Battle Mountain is topic of July museum lecture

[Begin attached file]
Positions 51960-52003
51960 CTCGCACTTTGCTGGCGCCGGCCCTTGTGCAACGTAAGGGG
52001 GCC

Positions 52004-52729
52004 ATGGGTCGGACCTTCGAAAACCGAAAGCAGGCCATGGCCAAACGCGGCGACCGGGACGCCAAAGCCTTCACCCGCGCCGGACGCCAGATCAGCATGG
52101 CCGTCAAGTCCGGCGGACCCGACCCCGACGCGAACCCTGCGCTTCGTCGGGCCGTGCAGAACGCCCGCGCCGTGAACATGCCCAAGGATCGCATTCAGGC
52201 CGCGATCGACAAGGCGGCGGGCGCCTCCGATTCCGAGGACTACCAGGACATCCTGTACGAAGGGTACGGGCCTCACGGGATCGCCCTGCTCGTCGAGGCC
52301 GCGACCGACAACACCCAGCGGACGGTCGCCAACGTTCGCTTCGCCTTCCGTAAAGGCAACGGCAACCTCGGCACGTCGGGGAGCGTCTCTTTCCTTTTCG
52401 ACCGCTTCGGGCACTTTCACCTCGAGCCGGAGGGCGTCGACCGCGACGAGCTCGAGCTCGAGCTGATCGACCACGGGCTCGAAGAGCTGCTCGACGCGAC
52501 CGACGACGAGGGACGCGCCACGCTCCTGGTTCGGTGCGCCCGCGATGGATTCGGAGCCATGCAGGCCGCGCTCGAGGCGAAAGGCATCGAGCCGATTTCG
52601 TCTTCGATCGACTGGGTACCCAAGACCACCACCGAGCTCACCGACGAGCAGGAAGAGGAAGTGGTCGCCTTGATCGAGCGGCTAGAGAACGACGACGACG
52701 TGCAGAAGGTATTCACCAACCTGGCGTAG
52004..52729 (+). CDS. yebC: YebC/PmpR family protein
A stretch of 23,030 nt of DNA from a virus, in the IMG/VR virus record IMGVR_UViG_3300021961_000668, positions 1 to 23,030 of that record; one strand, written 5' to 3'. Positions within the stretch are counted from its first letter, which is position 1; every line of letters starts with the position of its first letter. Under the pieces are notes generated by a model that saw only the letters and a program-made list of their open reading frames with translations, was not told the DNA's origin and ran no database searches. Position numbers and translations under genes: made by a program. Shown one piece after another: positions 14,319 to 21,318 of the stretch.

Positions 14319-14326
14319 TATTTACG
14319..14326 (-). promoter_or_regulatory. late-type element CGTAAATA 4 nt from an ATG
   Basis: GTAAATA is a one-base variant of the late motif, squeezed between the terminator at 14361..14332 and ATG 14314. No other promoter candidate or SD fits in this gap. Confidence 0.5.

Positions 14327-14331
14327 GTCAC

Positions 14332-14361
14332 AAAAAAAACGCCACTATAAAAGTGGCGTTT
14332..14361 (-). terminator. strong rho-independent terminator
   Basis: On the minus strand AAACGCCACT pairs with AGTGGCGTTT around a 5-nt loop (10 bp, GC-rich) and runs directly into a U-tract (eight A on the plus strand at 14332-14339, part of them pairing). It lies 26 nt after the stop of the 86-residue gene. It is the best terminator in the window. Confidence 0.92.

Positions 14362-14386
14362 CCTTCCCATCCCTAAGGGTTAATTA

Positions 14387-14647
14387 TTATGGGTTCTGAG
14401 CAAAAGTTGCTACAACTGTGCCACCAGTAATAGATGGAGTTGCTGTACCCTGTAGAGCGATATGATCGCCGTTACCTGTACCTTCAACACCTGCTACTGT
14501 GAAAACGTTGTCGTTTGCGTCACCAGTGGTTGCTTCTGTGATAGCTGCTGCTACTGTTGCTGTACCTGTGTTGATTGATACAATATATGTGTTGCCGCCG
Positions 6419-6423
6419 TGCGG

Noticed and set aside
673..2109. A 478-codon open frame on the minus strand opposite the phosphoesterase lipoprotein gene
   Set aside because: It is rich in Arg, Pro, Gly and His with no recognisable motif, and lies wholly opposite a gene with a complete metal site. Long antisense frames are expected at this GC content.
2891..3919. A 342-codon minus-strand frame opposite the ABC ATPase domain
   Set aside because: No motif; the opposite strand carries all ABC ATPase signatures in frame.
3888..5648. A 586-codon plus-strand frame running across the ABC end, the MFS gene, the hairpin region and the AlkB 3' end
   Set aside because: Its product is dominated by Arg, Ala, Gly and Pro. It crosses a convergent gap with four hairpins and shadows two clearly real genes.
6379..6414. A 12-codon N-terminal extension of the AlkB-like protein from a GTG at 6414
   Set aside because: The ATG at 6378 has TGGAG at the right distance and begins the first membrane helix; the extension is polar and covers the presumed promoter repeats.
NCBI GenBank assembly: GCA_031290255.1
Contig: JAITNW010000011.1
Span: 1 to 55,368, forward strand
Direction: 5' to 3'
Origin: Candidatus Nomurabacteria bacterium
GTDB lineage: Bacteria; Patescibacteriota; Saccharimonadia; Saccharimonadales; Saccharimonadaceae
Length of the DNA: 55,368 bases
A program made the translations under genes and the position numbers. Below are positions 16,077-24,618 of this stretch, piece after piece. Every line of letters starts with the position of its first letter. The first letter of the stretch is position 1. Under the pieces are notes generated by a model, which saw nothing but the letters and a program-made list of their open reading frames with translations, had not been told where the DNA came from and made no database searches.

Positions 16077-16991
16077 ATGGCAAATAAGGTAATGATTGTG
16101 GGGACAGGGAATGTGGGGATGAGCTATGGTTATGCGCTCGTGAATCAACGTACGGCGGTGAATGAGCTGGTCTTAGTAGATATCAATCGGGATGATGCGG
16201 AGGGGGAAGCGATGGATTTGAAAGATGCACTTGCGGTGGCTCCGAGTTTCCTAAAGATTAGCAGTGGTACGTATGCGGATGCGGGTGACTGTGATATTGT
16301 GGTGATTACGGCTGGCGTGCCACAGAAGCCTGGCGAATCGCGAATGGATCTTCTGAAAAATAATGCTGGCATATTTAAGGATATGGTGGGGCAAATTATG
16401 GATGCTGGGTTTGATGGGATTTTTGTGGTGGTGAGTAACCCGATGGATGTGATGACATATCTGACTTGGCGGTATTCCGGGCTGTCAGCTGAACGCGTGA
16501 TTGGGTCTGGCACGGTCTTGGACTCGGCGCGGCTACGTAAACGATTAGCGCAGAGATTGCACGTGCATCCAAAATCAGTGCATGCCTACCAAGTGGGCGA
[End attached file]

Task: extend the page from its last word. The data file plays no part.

CARSON CITY, Nevada – Ken Beaton likes to say if you think there’s nothing to do in your home town, “check into a Battle Mountain hotel for three weeks one Tuesday evening.” A sign depicting the Battle Mountain High School mascot, the Longhorn, welcomes drivers in Lander County. Photo provided by Ken Beaton Beaton, a Carson City resident who was a business teacher at Battle Mountain High School from 1972 to 1975, is a big fan of the Lander County seat, which is located along Interstate 80 between Winnemucca and Elko. Beaton will be mixing history and humor about Battle Mountain in the monthly Frances Humphrey Lecture Series at the Nevada State Museum in Carson City. The lecture, titled “Battle Mountain is the Place for Me,” is Thursday, July 27 from 6:30 to 8 p.m., in the museum’s South Gallery. The cost is $8 for adults; free for museum members and children 17 and younger. Battle Mountain has had a rich, colorful and quirky history – mountain men trapping along the Humboldt River, a deadly incident involving the Donner Party, copper mining, gold mining and a few rites of passage carried out by the students at Battle Mountain High School. “It will be a mix of history and some funny vignettes of things that happened there,” he said. Beaton was born in Lynn, Mass., and earned his bachelor’s degree from Salem State University in Massachusetts before earning a Master’s in Education at Utah State. After his teaching stint at Battle Mountain High, Beaton taught at Carson High School from 1975 until 1994. An author and essayist, he has written a memoir titled “The Bulldog Brigade: Every Day Red and Gray,” along with pieces for the Nevada Appeal, Nevada in the West magazine and numerous other publications. The Frances Humphrey Lecture Series is held the fourth Thursday of each month at the Nevada State Museum.